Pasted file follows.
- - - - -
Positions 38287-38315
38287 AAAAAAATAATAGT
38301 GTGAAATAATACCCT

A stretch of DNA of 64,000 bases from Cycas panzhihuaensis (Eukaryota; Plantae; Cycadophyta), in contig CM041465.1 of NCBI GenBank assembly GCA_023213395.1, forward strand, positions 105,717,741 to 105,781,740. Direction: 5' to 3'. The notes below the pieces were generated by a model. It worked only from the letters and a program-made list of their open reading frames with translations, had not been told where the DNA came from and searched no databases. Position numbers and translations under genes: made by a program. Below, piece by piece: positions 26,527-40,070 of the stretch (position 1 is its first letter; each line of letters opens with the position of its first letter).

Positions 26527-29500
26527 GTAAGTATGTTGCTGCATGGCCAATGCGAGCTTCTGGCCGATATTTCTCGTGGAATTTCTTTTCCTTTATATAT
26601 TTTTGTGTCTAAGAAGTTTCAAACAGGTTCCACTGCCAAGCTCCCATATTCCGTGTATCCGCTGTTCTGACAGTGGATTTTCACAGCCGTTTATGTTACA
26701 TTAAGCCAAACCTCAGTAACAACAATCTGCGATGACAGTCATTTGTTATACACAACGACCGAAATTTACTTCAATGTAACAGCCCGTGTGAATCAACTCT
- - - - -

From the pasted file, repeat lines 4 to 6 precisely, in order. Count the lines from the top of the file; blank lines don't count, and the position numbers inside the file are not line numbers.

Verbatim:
A stretch of DNA of 64,000 bases from Cycas panzhihuaensis (Eukaryota; Plantae; Cycadophyta), in contig CM041465.1 of NCBI GenBank assembly GCA_023213395.1, forward strand, positions 105,717,741 to 105,781,740. Direction: 5' to 3'. The notes below the pieces were generated by a model. It worked only from the letters and a program-made list of their open reading frames with translations, had not been told where the DNA came from and searched no databases. Position numbers and translations under genes: made by a program. Below, piece by piece: positions 26,527-40,070 of the stretch (position 1 is its first letter; each line of letters opens with the position of its first letter).

Positions 26527-29500
26527 GTAAGTATGTTGCTGCATGGCCAATGCGAGCTTCTGGCCGATATTTCTCGTGGAATTTCTTTTCCTTTATATAT